Evolution of the Lear 75

Lear 75 Business Jet

Lear 75 Business Jet

It all started in the 1960’s when a Swiss company moved to Wichita, Kansas with a vision of producing an aircraft to meet the demanding travel needs of corporations. In doing so they created the first light business jets, the Lear 23. Over the following years Learjet continued the improvement and development of these popular aircraft models, increasing their size and capabilities, with Learjet eventually becoming part of the Bombardier family in 1990.

Then in 1997 the Lear 45 was introduced to the market place, offering a cabin height of nearly five feet with its flat floor design. The 45 offers seating accommodations for up to 9 passengers in the nearly 20 foot long cabin complete with lav and galley. However The Lear 45 suffered from higher weights, limiting the aircraft’s passenger and fuel loads. Despite this, the Lear 45 continued to have success, and in 2003 Bombardier introduced the Lear 45XR providing improved performance with an NBAA IFR 4 pax range of 1,830 nm.

The new Lear 45XR was now powered by two Honeywell TFE-731-20 engines producing 3,500 lbs of thrust per side thus providing the 45XR with an additional 1000 pound of takeoff weight while also providing the aircraft improved hot and high performance. Meanwhile operators of straight 45’s looking to gain better range and performance out of their aircraft were able to take advantage of these improvements through upgrades on their current aircraft.

Lear 45

In 2013 and having delivered over 640 Lear 45’s to the market, the airframe would receive further improvements, while also ending its production as the Lear 45. The Lear 45 would reemerge this same year as the Lear 75, which incorporated some slight design changes to the forward fuselage from that of 45, along with a redesigned winglet aiding in the reduction of drag. Also helping to increase the aircraft efficiency was the addition of the TFE731-40BR engines producing 3,850 lbs. of thrust per side while reducing fuel burn and providing the aircraft with a 4 passenger NBAA range of 2,040 nm. While the cabin remained essentially unchanged, the Lear 75 provides seating for up to 9 passengers with a belted lav. While in the cockpit the Lear 75’s crew of 2 would find a new avionics suite, with the addition of the Garmin G5000.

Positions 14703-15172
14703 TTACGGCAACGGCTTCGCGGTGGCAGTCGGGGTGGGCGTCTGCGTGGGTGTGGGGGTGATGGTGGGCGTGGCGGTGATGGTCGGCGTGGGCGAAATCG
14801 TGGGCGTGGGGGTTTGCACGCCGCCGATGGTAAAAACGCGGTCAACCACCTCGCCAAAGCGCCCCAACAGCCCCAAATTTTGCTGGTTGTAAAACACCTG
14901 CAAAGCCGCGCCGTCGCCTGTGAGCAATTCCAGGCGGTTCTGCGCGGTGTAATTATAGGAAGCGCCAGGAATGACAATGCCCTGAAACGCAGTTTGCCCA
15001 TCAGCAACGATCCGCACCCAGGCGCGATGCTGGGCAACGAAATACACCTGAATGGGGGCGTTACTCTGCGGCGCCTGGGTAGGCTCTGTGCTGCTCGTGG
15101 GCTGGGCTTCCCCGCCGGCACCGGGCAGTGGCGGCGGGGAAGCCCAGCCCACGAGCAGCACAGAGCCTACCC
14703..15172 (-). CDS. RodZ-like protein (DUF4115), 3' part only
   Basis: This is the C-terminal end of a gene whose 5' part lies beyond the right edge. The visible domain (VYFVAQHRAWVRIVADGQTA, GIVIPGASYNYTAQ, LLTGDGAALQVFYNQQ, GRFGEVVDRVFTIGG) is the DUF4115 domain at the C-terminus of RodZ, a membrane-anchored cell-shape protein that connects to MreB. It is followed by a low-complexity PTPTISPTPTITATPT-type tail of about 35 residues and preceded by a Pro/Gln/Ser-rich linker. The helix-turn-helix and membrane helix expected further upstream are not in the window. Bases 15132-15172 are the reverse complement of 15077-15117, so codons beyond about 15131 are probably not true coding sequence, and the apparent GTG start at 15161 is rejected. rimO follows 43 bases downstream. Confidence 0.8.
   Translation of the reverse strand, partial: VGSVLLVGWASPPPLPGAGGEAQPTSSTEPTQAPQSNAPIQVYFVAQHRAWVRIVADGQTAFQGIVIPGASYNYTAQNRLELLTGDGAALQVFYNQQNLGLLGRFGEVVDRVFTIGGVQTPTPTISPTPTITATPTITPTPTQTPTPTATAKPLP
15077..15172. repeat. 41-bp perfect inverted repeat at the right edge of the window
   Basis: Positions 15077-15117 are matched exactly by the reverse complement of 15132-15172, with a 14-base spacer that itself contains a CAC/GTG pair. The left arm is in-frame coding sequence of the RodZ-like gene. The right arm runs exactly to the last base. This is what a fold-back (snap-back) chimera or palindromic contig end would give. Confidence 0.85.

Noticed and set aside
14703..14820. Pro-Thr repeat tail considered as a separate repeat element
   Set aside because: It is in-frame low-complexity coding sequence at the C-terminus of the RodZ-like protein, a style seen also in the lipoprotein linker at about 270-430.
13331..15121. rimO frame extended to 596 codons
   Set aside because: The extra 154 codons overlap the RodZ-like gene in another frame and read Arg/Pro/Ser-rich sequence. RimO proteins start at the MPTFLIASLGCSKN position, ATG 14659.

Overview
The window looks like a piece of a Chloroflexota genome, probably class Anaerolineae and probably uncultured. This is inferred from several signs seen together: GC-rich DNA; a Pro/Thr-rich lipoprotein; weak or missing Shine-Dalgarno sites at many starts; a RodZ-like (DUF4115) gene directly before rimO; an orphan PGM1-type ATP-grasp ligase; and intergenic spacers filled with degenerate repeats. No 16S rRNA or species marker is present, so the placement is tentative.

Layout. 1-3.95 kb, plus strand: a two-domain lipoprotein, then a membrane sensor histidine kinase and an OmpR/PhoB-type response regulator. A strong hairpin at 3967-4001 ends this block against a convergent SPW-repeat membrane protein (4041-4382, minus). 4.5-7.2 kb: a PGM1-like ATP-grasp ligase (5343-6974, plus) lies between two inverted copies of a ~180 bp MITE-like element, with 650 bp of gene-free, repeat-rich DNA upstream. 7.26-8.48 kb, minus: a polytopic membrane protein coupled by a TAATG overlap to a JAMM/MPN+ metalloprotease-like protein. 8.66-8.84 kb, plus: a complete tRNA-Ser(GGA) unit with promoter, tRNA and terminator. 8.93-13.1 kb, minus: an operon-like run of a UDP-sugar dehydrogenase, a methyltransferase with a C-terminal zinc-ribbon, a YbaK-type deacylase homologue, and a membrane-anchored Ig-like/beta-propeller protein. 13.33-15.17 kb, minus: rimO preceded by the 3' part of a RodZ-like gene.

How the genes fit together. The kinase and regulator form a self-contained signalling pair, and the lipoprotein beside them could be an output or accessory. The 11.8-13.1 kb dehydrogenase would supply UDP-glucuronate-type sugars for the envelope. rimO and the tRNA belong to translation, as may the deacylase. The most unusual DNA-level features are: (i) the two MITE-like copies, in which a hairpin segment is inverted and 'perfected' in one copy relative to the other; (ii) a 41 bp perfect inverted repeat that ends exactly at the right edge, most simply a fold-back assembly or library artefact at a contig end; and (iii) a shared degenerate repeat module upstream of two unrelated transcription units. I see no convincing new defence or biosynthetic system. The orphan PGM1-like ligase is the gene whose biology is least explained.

Buyers looking into a Lear 45XR can expect to find aircraft available in the $3,000,000 and $4,000,000 (USD) range, with an annual variable operating cost of around $1,500 (USD) per hour. In comparison buyers will find the Lear 75 priced around the $14,000,000 range for new aircraft, with used aircraft available on the market ranging closer to around $6,000,000 with a variable estimated cost per hour of $1,800.

Interested in more information on the Lear 75 and to see how it stacks up against others in it class? Visit our aircraft comparison pages or use the link provided below.

Lear 75 – Specifications

NBAA 4 Pax IFR Range 2,040 nm
Max Cruise Speed (ktas) 450
Long Range Cruise (ktas) 437
Max Payload (lbs) 2,110
Takeoff Distance (SL, ISA, MTOW) 4,440 ft
Service Ceiling (ft) 51,000
Powerplant TFE731-40BR x2
Thrust per engine (lbf) 3,850
Avionics G5000
Est. Cost Per Hour $1,785
Passengers + Crew 9+2

Lear 75 – Dimensions

LJ 75 Cross Section

Cabin Length (excluding baggage) 19 ft 10 in
Cabin Width 5 ft 1 in
Cabin Height 4 ft 11in
Aircraft Length 58 ft
Wingspan 50 ft 11 in
Internal Baggage 15 cu ft
External Baggage 50 cu ft

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Miss last month Article on the newly certified G600? Read it now here.